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with them in their sincere devotions. We are admitted to their councils. We hear them speak, with cheerful resignation, of privations, afflictions, and
We hear their manly resolutions to meet, and to conquer, the thousand perils, which are among them, and around them. We hear them encourage each other in the faith, that their CREATOR will uphold them in their efforts to secure the blessings of rational liberty. And have not their prayers been heard ? Have not their lofty aspirations been triumphantly realized ? Where, now, is that awful desert; its savage, inflexible inhabitant; and his co-tenants of that dark abode? Who, and what have arisen where they were, in that short term which is measured, by the life of the first born in the new world ; the life of his immediate descendant ; and the years of one, yet living, to whom that descendant was known ! (10)
To whom, on the earth, shall we pour forth the fulness of gratitude, respect and veneration ? To
It is due only to that host of heart and mind, which was here, but which is, on HIGH. Is there nothing of themselves below? We turn, with strong emotion, to those around us, to trace the lines of direct descent from these munificent benefactors. We delight to hear their familiar names among the living. We rejoice to be assured, that their blood now warms the hearts of men, who are worthily conscious of being the lineal representatives of the Pilgrims.
Long may these honorable memorials be borne in this community! Far, far distant, be the day, when the sons of New-England shall cease to regard their visits to the Rock, as their due homage for the greatest good that man has ever gained for man.
1 Page 4. In the Daily Advertiser (Boston) of July 17, 1829, appeared an obituary notice of Samuel Davis, Esq. who held the office of Corresponding Secretary of the Pilgrim Society. It is a just memorial of this gentleman's veneration of the Pilgrim character. It is regretted that the limits of these notes do not permit its transcription, as well from respect to the writer, as to the memory of the deceased.
2 Page 8. "New England's Memorial,' came originally from Nathaniel Morton, Secretary of the Colony, who acknowledges himself to be greatly indebted to the manuscripts of Gov. William Bradford.
The work alluded to in the text, is the fifth edition of Morton's work, edited by the Hon. Joun Davis, Judge of the Massachusetts U.S. District Court, and was published in December, 1826. Under the hand of this able editor, the work has been augmented and enriched by a great number of marginal notes, and a copious appendix, and comes from his hand in the form of an octavo of 481 pages. This work, descending to posterity with the sanction of the author's name, places the origin of the first New England settlement beyond doubt or question, for all future time. The historians, who are hereafter to arise, in the New World, will find this volume among the most precious materials for illustrating truth. And those who are, hereafter to enrich the literature of our country, by poetical fancy; and those who are to give to historical facts the fascination of romance, will prepare themselves, for their labors, by familiar knowledge of the contents of this work.
3 Page 9. The event here alluded to, is the visit of Edward Winslow to Massasoit, who lived at Mount Hope, where Bristol, R. I. now is. This Sachem entered into a treaty of amity with the Pilgrims, soon after their arrival, which he faithfully kept during his life. He was succeeded by King Philip, with whom an exterminating war was kept up, and which ended only with the death of Philip, in the year 1676. Memorial, 425.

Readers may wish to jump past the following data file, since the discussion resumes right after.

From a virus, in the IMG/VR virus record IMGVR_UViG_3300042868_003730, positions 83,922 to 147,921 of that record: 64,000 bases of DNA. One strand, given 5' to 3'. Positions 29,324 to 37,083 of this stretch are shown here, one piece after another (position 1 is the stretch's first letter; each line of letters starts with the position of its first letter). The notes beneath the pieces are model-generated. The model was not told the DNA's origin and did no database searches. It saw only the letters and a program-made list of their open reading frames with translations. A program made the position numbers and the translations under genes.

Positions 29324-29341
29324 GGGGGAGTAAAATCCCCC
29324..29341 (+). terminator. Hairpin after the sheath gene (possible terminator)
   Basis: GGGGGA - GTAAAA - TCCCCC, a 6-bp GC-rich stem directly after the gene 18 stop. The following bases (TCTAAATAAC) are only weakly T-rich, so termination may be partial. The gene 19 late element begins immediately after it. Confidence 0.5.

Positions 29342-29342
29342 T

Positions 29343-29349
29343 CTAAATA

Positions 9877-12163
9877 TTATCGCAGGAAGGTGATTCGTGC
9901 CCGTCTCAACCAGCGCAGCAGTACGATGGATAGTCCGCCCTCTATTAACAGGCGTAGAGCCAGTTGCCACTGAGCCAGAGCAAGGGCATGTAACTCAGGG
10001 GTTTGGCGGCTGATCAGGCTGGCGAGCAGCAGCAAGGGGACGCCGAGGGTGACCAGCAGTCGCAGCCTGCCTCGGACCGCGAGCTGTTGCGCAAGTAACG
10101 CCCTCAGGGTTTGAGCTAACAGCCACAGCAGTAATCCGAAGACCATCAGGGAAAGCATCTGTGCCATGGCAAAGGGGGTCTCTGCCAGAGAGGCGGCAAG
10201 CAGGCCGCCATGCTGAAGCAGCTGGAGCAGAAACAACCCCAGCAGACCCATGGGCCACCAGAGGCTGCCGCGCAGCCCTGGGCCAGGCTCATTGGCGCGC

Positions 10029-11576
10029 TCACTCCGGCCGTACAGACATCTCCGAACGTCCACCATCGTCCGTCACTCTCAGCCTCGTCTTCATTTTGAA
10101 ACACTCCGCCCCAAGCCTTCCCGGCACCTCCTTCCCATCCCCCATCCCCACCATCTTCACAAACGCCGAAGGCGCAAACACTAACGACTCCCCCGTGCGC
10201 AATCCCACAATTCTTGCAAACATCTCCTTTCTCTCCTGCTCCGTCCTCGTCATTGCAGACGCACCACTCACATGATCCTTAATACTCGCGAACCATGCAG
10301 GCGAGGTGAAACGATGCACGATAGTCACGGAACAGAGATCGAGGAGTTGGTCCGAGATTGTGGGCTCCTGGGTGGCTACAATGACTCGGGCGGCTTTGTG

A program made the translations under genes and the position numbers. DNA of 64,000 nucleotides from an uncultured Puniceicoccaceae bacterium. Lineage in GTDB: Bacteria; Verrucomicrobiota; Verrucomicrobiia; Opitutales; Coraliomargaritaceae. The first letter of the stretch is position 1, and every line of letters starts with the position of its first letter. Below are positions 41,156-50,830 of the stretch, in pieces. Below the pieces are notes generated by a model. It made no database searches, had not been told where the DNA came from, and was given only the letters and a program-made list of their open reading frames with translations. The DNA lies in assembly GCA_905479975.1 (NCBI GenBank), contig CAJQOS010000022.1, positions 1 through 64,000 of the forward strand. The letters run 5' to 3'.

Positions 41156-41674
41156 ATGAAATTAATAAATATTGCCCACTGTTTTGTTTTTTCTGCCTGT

In the Spring of 1623 Massasoit sent word to Governor Bradford, that he was ill. Edward Winslow, (who appears to have been the man relied upon, in all difficult enterprises of a civil nature, as Miles Standish was in all those which were of a hostile character,) undertook, in company with the celebrated John Hampden, (distinguished as a member of Parliament in the time of Charles the First,) to visit Massasoit, under the guidance of the faithful Hobomock. Winslow wrote a narrative of this adventure, which will be found in Davis's edition of the Memorial, page 366, &c. In consequence of Winslow's skilful and unwearied attention, Massasoit was rescued from the grave; and in gratitude for this kindness, he disclosed to Hobumock, that a conspiracy had been formed to extirpate the white men. He mentioned the names of the principal conspirators, and advised that they should be surprised, and slain. This dangerous enterprise was undertaken, and accomplished, by the gallant Miles Standish,-and the extinction of the Pilgrims, thereby, averted.
In the 2 Bel. 323-4, is an account of the desperate battle which Standish fought on this occasion. At the close of it Hobomock said, • Yesterday Pecksuot told you, that though you were a great captain, yet you were but a little man; but to-day, I see you are big enough to lay him on the ground.' Memorial, 370.
4 Page 29. The centennial discourse of the Hon. Judge Story, delivered at Salem on the 18th Sept. 1828, is particularly alluded to. In the pages 72, 73, and onwards, of this able and eloquent investigation of the causes and consequences of the emigration, the rights, sufferings, and gradual extinction of the natives, and of the cruel measure of removal, are described in a manner which does just honor to the heart and mind of the author.
The touching memorial of a number of citizens of New York, recently published, and probably drawn forth by the able numbers of William Penn, is also alluded to. Is there no ground to fear that retributive justice visits nations, as well as the individuals who compose them?